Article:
About 1,500 staffers from 13 agencies took part in the exercise, which involved setting up 30 centers simultaneously in all five boroughs.
“Individuals would be able to walk to their nearest site, and within a very short amount of time, they would be able to receive medications, not only for themselves, but for at least up to five other people,” said the Dr. Oxiris Barbot, first deputy commissioner at the city’s Department of Health.
A truck full of containers filled with supplies was unloaded and then they were brought into P.S. 153 in Harlem. But the life-saving antibiotics cipro and doxycycline, which were fake, didn’t arrive until much later.
“The antibiotics that are coming under police escort, are being held up a little bit in real world conditions known as traffic. Had this been a real emergency, they would have come under lights and sirens,” said Dr. Barbot.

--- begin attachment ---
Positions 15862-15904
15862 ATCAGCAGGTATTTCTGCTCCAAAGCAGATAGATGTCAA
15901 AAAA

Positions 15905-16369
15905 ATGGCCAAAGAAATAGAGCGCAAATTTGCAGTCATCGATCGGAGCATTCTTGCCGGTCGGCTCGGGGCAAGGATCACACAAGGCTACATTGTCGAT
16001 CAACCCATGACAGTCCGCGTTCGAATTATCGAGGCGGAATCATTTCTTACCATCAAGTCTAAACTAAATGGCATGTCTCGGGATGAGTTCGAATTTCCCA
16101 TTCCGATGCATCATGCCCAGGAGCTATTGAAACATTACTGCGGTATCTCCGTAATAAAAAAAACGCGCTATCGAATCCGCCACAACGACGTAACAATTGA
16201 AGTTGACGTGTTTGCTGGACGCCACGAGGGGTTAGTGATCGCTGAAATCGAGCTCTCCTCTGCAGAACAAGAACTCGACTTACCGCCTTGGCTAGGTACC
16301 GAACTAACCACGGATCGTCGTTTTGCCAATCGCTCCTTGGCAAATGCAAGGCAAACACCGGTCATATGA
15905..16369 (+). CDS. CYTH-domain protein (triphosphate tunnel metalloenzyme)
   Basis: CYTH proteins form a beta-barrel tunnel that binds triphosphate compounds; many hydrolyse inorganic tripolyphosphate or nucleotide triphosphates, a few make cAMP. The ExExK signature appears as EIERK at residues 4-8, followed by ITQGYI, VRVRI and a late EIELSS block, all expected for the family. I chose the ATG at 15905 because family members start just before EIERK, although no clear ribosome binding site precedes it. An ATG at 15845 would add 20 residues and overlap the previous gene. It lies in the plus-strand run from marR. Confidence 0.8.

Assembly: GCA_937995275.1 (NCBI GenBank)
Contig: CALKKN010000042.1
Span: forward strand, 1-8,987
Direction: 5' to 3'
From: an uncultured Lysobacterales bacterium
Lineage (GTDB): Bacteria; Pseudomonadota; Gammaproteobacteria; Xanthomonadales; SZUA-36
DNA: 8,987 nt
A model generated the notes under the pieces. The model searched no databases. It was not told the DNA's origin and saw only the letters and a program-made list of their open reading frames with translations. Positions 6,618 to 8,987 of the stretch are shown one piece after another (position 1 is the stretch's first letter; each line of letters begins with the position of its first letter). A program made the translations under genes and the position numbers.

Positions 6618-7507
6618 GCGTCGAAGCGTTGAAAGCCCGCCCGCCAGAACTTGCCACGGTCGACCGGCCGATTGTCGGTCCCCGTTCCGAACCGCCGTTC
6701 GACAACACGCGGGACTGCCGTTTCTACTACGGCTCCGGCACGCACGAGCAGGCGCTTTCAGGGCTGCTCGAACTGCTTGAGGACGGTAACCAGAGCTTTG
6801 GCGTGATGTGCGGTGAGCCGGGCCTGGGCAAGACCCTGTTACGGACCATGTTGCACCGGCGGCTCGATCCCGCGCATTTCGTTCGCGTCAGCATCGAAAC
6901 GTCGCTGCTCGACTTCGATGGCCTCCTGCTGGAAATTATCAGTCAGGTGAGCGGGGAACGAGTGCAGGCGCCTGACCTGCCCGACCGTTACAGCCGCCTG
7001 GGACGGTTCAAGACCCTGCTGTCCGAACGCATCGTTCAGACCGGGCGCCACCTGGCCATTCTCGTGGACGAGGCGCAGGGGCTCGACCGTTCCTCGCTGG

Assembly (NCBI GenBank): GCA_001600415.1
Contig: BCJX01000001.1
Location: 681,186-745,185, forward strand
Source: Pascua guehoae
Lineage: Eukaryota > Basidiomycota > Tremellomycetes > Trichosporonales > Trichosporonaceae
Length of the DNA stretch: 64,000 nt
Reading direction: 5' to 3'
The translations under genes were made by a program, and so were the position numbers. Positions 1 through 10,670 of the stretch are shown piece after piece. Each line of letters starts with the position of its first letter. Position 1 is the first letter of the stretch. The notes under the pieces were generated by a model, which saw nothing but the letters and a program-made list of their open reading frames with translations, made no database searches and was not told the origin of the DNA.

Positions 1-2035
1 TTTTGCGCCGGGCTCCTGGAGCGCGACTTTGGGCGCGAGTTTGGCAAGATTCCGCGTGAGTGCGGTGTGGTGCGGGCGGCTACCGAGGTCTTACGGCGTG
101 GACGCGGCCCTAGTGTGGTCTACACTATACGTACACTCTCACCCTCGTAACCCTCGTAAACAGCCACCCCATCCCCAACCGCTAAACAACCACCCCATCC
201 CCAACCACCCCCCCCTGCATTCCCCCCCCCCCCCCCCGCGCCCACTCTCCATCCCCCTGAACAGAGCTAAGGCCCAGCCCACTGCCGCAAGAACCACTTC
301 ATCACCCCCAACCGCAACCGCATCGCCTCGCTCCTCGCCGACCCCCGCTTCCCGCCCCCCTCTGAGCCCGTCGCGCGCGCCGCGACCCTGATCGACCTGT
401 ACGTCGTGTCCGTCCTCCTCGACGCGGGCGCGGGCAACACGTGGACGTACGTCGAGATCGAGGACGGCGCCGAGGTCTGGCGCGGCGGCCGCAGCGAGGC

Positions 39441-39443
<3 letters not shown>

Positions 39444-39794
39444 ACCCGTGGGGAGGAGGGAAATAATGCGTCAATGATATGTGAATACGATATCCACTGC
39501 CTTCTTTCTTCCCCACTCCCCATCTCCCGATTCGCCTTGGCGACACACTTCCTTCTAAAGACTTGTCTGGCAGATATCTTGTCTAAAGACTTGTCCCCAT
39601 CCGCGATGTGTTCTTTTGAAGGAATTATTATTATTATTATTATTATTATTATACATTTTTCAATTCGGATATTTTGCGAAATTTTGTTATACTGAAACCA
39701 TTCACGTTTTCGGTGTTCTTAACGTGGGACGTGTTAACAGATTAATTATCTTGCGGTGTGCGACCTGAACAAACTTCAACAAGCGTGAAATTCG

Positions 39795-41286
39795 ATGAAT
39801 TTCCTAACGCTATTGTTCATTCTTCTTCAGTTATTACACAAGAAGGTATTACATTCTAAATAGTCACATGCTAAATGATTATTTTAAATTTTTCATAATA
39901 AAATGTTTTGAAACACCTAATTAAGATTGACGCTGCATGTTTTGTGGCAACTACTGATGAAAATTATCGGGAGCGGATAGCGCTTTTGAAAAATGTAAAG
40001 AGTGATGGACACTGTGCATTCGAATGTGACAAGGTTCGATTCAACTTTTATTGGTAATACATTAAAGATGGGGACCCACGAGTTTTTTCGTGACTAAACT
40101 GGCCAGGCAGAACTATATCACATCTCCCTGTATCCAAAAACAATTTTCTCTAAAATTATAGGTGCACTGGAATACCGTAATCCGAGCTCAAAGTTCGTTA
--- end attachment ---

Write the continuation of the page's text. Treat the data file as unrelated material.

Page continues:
The Department of Homeland Security and Centers for Disease Control and Prevention are funding the $1.4 million massive exercise. But not all New Yorkers thought it was worth it.
“Anthrax, it seems like a fad type of terrorist scare, and I don’t know how realistic it is, and why we’d be spending that kind of money on something like that,” said Hamilton Heights resident Blake Dibala.
“We want New Yorkers to know that in the event of an emergency, city agencies have the experience of working together, that we have plans in place,” said Dr. Barbot.
Check out the video here.